Lunder Conservation Center: A Conservator Finds Art in the Dark


Top: Chapel In-the Fall-Wood by Maceptaw Bogun. Bottom: Same painting with no ambient light, showing the night sky with a full moon.

SAAM Staff
Blog Editor
December 1, 2015

Desi Peters recently completed her graduate internship at the Lunder Conservation Center, Smithsonian American Art Museum, in paintings conservation. She describes her conservation treatment of Chapel In-the Fall-Wood by Maceptaw Bogun.

At first glance Chapel In-the Fall-Wood, by self-taught artist Maceptaw Bogun, depicts a somewhat unassuming scene: a sun sets behind a small chapel nestled amidst trees and mountains. However, when the lights are off and the painting is viewed underneath ultraviolet radiation, a different scene emerges. The sun lit sky transforms into a starry night with a full moon. Dangling leaves glimmer in the moonlight. A brilliant star hovers over the steeple and shines on the bolder in the foreground.

Bogun used phosphorescent (better known as glow-in-the-dark) paint to depict an alternate nightscape atop the day lit landscape. When speaking of this painting, he explained, "When you turn out the lights, you see the moon." Phosphorescence is a lesser known cousin of the more familiar fluorescence: the bright glow materials give off when placed under ultraviolet radiation. Phosphorescence can generally be distinguished from fluorescence by its afterglow: a phosphorescent material will continue to emit light after the source of energy has been removed, while a fluorescent material will not.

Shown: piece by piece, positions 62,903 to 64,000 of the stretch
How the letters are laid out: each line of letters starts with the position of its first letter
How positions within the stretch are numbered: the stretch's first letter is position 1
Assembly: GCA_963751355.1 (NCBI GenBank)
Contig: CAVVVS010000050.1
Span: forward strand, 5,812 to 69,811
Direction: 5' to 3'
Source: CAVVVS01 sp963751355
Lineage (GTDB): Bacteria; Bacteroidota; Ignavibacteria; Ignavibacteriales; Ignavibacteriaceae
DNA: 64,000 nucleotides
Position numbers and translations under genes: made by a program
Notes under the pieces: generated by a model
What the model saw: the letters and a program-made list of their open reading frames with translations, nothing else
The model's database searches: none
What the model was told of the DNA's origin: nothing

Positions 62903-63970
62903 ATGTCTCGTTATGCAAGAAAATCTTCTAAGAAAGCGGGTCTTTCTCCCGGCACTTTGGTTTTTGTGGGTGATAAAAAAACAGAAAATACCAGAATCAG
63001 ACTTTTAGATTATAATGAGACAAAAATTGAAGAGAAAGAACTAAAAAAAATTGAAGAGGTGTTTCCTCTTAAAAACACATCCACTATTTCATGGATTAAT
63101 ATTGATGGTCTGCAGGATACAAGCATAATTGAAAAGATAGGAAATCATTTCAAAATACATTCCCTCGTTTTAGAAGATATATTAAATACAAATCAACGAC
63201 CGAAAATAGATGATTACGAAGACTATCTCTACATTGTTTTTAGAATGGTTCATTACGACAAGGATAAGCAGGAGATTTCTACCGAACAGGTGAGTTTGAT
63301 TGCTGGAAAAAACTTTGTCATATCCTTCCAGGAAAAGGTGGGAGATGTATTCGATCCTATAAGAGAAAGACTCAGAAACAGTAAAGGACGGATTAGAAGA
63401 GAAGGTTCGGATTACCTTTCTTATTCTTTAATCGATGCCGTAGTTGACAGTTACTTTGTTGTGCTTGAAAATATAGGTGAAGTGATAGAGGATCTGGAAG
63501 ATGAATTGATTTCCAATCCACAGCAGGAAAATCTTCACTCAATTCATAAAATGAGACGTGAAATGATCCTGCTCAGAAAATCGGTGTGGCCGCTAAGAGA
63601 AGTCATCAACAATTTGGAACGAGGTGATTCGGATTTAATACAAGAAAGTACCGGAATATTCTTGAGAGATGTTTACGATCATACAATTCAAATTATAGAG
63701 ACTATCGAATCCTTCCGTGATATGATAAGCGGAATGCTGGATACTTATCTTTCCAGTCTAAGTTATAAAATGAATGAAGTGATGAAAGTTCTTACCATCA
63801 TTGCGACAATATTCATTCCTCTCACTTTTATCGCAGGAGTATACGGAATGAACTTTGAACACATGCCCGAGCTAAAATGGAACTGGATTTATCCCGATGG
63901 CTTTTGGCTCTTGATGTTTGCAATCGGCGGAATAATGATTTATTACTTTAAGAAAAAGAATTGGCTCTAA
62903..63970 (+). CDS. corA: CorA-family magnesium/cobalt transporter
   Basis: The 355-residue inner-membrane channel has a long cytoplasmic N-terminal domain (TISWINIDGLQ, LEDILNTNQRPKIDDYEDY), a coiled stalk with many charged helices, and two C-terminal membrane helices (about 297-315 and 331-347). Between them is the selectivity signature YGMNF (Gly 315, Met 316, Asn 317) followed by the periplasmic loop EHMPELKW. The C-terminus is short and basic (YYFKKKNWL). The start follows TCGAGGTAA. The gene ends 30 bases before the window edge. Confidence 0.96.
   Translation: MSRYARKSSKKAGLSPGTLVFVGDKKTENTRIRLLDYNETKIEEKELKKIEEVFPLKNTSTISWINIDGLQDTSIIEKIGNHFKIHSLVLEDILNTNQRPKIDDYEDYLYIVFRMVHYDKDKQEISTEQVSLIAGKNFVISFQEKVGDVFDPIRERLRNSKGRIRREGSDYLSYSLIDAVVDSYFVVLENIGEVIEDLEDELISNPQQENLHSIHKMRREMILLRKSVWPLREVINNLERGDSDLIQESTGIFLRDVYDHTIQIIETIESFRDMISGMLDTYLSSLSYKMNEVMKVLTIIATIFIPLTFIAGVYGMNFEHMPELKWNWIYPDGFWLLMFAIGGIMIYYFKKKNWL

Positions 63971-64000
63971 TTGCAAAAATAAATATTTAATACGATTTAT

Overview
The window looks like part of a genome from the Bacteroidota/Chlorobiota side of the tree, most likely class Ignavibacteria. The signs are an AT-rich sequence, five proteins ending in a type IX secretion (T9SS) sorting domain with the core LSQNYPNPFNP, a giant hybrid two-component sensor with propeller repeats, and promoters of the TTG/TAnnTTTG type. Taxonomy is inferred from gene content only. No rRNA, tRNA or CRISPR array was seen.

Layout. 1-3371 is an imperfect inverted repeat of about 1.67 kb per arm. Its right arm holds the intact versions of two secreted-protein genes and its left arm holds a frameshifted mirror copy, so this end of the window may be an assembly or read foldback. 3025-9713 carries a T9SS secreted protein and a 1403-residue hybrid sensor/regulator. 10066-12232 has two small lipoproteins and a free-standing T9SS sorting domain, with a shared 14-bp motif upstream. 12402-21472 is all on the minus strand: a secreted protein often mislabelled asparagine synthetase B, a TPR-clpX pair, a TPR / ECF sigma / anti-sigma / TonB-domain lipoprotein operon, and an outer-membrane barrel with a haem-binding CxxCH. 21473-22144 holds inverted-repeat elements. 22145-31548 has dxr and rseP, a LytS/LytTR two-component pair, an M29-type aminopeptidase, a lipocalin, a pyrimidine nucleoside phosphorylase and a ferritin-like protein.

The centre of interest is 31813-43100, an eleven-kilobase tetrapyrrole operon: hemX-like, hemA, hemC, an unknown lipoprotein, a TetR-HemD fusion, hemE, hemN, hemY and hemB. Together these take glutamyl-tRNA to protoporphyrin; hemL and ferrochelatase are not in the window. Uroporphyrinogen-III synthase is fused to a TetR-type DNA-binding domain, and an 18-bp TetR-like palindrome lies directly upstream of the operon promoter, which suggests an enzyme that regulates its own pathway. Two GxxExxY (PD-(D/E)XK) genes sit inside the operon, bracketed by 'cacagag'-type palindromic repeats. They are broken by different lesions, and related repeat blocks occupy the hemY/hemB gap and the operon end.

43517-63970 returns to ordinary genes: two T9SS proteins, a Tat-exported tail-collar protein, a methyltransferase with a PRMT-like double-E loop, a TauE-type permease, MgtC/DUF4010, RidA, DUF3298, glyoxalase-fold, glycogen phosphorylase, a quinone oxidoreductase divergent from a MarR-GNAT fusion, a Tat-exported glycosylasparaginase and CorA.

For this treatment, one of the main questions was identifying what type of pigment is responsible for the phosphorescence. From her research, Desi Peters, a graduate intern at the Lunder Conservation Center, determined that the two most likely pigments were zinc sulfide and strontium aluminate. Different phosphorescent materials have different afterglow durations. Zinc sulfide has an afterglow of minutes whereas strontium aluminate has an afterglow of hours. To explore this, the painting was placed under ultraviolet radiation in a dark room and the afterglow was timed. The paint glowed for over two hours! This experimental finding, combined with other forms of analysis including x-ray fluorescence, helped conservators determine the pigment responsible for the phosphorescence is strontium aluminate. This information will inform the painting's treatment and display conditions in the future.

Desi Peters has an MA in Art History and an Advanced Certificate in Conservation from the Conservation Center, Institute of Fine Arts, New York University. She is interested in Modern and Contemporary materials and working with artists.


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